Children rarely buy the “do as I say, not as I do” approach, parents need to keep in mind that actions speak louder than words by modeling more and more suitable behaviors.
Parents do not realize that they also bear some racial stereotypes in mind, which will heavily affect the way you teach your child about race.
By making real connections with various individuals, listening to their stories and having access to other people’s experiences, both parents and children can have different perceptions about the world.
3. Promote open conversations with children about racial differences
It is also suggested that parents should be initially comfortable when having conversations about race with their children.
Here are some tips about having a meaningful conversation about race in general: The 8 R’s of Talking About Race brought to you by Net Impact.
Let the discussion about race among family members come naturally by being open and ongoing about the conversation.
Once parents overcome the feeling of embarrassment when talking about hard subjects related to discrimination, it will get easier over time and all the knowledge will be instilled into a child’s mind.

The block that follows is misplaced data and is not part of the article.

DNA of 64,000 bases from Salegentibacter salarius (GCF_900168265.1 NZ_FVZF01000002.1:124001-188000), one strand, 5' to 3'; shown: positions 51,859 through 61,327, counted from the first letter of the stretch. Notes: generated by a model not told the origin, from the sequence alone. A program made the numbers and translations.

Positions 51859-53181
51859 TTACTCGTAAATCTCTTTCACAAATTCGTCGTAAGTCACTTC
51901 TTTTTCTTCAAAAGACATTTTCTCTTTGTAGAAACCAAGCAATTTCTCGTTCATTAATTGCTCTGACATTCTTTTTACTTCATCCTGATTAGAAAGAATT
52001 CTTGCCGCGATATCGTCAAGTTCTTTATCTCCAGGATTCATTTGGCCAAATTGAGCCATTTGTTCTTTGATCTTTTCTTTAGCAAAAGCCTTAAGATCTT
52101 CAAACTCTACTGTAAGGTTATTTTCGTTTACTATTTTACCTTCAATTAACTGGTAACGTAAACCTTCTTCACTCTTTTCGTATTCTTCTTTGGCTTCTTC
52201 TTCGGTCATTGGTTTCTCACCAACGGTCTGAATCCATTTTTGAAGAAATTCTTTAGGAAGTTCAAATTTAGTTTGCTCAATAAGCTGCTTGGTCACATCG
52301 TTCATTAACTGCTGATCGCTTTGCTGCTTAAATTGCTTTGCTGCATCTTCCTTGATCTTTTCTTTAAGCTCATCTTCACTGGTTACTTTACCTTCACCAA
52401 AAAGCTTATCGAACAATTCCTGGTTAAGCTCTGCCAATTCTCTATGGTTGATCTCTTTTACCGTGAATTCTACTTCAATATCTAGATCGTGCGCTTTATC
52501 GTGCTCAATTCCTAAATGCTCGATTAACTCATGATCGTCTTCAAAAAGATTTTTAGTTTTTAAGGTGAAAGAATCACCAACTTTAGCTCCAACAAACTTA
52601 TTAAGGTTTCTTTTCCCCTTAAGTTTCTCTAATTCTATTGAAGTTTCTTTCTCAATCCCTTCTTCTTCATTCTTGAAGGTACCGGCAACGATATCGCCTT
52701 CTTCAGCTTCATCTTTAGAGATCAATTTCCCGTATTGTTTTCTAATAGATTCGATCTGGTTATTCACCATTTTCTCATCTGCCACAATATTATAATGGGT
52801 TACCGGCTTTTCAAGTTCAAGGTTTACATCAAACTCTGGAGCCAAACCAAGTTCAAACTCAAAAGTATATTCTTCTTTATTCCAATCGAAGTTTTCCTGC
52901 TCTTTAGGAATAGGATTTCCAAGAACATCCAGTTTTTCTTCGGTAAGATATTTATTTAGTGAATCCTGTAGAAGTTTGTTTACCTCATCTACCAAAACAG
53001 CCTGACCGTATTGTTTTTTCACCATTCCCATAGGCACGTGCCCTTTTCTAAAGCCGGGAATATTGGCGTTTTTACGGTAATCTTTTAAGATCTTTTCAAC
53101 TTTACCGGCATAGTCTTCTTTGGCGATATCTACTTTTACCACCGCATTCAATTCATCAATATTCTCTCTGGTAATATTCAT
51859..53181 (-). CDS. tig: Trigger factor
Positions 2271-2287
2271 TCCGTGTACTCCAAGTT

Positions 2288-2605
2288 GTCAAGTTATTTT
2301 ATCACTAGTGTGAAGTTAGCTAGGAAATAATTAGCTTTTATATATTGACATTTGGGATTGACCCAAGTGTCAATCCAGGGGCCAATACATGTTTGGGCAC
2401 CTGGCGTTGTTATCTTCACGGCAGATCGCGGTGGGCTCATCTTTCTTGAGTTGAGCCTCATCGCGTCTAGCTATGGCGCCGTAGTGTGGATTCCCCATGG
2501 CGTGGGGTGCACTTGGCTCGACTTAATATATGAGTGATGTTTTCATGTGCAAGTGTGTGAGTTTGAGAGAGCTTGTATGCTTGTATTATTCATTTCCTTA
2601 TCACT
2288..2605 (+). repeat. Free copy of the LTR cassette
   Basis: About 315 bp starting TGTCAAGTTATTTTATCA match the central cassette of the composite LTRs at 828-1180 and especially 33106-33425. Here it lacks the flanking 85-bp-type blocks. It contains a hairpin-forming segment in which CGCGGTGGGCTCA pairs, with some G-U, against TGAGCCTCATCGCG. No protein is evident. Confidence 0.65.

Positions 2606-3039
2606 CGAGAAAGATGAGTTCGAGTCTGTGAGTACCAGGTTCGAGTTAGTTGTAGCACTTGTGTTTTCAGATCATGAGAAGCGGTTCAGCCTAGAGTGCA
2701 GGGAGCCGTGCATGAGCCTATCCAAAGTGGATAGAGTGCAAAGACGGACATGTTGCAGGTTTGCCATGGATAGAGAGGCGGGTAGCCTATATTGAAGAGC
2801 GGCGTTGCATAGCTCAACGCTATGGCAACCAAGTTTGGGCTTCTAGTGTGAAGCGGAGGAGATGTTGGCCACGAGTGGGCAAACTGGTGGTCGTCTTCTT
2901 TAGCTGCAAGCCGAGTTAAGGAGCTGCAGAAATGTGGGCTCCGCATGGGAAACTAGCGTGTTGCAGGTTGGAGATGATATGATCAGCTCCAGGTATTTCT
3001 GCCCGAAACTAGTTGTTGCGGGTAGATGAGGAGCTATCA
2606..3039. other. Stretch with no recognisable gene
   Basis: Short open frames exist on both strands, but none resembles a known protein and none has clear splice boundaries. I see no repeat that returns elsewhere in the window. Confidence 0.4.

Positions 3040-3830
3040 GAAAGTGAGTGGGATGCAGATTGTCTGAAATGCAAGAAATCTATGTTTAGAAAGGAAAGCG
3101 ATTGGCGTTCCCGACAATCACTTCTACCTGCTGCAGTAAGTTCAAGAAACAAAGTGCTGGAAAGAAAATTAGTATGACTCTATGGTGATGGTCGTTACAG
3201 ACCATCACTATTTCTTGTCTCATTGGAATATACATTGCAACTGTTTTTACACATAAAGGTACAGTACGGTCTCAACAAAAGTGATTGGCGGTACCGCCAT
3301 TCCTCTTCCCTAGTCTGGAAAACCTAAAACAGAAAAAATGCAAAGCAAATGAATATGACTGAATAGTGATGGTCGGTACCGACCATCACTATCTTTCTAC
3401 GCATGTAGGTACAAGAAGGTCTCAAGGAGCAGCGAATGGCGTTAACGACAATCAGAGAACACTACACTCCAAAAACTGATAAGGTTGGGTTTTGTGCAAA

For more information on how to talk to your children about race, refer to this video from The Atlantic.
Besides, using languages that are appropriate for children at their age is a plus.
More specific information about talking about race with children at different ages, check out this article from Parents.com on Your Age-by-Age Guide to Talking About Race.
Instead of providing a large amount of information at a time, parents should make children understand the discussion thoroughly with a suitable explanation.
If children come up with questions about race naturally, make sure that you welcome their questions by trying to understand their thinking process and figure out the optimal way to change their perception.
Do not shut children’s questions down as they may think that this subject is taboo and are not permitted to discuss racial differences.
Parents can sometimes struggle in finding the right answer to children, but it is alright.
You could just be honest about that and respond to children, saying that you are not sure about the answer and it is better to learn or look into the truth together.
By turning back the questions on children, not only do parents show the importance of admitting when you are uncertain about something, but also keeping the conversation on-going with positive strategy.
Lastly, parents can raise conversations based on family surroundings or from books, TV shows and video games.
4. Encourage critical thinking and respectful language
Parents are advised to foster children into more complex ways of thinking.
They need to have a foundation for resisting bad messages to other people, especially those that are different from them.
The concept of fairness should also be introduced to children at a very young age in order to avoid hurting other people from various walks of life.